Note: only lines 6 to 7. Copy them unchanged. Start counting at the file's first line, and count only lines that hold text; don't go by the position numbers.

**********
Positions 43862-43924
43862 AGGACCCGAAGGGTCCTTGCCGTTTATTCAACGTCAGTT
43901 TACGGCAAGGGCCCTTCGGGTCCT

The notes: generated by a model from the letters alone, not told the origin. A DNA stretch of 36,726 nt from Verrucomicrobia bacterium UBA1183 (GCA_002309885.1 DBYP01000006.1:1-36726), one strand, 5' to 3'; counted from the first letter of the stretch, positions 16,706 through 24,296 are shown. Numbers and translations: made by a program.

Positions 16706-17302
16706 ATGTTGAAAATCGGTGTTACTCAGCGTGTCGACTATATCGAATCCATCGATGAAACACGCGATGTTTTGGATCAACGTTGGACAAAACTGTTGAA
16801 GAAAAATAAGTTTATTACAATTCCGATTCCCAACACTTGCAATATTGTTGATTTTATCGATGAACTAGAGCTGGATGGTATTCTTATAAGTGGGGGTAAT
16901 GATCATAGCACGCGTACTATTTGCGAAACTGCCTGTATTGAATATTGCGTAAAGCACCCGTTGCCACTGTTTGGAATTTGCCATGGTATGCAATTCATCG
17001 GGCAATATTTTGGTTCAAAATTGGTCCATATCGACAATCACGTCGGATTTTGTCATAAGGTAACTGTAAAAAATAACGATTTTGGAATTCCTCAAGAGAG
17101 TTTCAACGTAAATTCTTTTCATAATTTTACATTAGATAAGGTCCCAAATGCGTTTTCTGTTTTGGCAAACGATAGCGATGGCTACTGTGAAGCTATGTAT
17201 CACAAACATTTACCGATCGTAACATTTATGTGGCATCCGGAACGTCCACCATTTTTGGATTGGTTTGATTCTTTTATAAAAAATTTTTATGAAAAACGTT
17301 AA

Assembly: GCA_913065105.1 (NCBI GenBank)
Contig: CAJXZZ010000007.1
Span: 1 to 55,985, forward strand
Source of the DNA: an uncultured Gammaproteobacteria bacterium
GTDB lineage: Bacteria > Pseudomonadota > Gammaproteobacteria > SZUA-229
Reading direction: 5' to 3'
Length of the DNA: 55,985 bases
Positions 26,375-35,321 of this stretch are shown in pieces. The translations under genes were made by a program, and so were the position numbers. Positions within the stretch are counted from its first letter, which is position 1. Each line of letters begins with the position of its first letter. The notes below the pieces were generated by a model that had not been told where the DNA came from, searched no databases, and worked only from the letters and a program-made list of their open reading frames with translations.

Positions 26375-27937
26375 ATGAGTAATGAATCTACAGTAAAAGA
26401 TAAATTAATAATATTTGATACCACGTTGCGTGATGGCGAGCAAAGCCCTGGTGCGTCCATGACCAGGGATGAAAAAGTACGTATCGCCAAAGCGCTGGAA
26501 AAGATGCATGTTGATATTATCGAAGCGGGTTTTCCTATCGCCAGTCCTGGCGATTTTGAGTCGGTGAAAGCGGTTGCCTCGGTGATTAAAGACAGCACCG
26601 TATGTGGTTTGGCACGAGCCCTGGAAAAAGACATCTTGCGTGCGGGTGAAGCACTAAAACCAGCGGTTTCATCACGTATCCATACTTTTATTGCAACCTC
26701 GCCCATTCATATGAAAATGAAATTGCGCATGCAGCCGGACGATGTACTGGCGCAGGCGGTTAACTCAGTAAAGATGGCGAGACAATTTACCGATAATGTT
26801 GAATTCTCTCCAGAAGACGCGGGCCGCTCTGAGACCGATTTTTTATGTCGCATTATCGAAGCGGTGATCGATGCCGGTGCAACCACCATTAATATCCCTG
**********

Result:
16706 ATGTTGAAAATCGGTGTTACTCAGCGTGTCGACTATATCGAATCCATCGATGAAACACGCGATGTTTTGGATCAACGTTGGACAAAACTGTTGAA
16801 GAAAAATAAGTTTATTACAATTCCGATTCCCAACACTTGCAATATTGTTGATTTTATCGATGAACTAGAGCTGGATGGTATTCTTATAAGTGGGGGTAAT